South Korea’s biggest electricity distribution company said on Friday (16 October) it will not invest in further new overseas coal power ventures and would either cancel or convert two out of four remaining projects in the pipeline to gas-powered ones.
Korea Electric Power Corporation (Kepco) “and its subsidiaries will not be pursuing new overseas coal power projects”, said the firm’s chief executive Kim Jong-gap at an annual governmental audit hearing by the Korean National Assembly.
The two planned projects affected by the turnaround are the 1,000-megawatt (MW) Sual 2 coal venture in the Philippines and the 630-MW Thabametsi coal-fired power plant in South Africa, which have both been targeted by green groups over their environmental impacts.
However, Kepco still intends to proceed with the acquisition of a US$189 million stake in the controversial Vung Ang 2 coal-fired power project in Vietnam, which its board of directors approved only last week, and its participation in the Jawa 9 & 10 coal power venture in Indonesia.
Activists welcomed the move but urged Kepco to reconsider the two projects approved recently, stressing there is still time to back away or redirect finance to cleaner energy sources.
“It is not too late for Kepco to take the same approach for its recent investment in Jawa 9 & 10 in Indonesia and Vung Ang 2 in Vietnam. Both of these countries have adopted ambitious renewable energy plans, and converting these coal projects into gas or renewables will be far more beneficial for all parties involved,” said Sejong Youn, director of the overseas coal finance programme at Seoul-based climate policy group Solutions for Our Climate.
Lidy Nacpil, coordinator at Philippine non-governmental organisation Asian Peoples’ Movement on Debt and Development, said it hopes Kepco will “show real commitment to shift away from unwise and dirty investments immediately. We ask that Kepco reverse its decision on Vung Ang 2 and halt its financing for Jawa 9 and 10 because the climate crisis is worsening”.
The Korean government has been heavily criticised in recent months over its ongoing support for coal power—the largest contributor to human-caused climate change—despite green pledges made earlier this year and the country’s recent adoption of a climate emergency declaration.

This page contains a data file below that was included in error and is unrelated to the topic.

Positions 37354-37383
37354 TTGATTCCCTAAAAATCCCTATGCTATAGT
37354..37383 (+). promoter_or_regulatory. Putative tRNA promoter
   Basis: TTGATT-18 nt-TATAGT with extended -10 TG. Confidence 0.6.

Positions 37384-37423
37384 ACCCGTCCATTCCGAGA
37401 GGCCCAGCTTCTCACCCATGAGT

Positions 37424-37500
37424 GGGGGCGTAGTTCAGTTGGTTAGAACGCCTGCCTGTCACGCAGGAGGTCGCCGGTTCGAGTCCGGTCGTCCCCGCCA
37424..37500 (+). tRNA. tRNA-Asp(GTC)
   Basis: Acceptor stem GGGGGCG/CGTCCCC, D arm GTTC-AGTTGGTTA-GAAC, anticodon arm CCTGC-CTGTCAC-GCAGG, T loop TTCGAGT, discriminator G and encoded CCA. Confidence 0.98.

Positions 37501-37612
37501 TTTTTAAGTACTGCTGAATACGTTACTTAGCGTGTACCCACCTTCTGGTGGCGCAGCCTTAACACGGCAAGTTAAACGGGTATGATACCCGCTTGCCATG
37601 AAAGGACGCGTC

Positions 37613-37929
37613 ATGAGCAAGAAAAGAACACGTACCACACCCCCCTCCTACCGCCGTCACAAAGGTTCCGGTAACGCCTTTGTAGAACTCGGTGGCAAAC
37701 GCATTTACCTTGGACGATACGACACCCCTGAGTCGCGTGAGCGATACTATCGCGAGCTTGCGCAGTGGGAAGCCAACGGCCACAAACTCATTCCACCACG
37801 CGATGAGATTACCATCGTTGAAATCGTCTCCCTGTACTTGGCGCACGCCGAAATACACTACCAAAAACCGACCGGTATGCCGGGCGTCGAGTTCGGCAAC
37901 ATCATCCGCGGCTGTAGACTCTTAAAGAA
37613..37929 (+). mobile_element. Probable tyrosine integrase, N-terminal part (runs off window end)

In the run-up to Friday’s meeting in Seoul, Philippine climate activists from several groups including the Save Sual Movement, the Philippine Movement for Climate Justice, and the Asian Peoples’ Movement on Debt and Development held a series of rallies at the Korean embassy in Manila to voice their opposition to the Sual 2 coal project.
Kepco has also come under fire from shareholders over the environmental and financial risks linked to its coal-fired power generation assets, as more stringent carbon emission regulations take hold and clean energy costs continue to drop.
Investors that have challenged the utility include APG, Legal & General Investment Management, the Church Commissioners for England, and the world’s top asset manager BlackRock. The latter is getting tough on firms that fail to make progress on tackling the climate crisis following its vow in January that it would divest from thermal coal.
As climate scientists sound increasingly dire warnings about climate change, politicians and activists have cautioned that South Korea’s coal investments risk damaging its image on the world stage. The nation remains one of the world’s top three public financiers of overseas coal power, providing approximately US$10 billion to overseas coal power projects between 2008 and 2018, according to Solutions for Our Climate.
Other government-owned companies that have heavily invested in the fossil fuel, including Export-Import Bank (Kexim) and Korea Trade Insurance Corporation (Ksure), have yet to back away from coal, while new legislation proposed in July that would prohibit public firms from pouring money into coal ventures overseas has not been passed into law.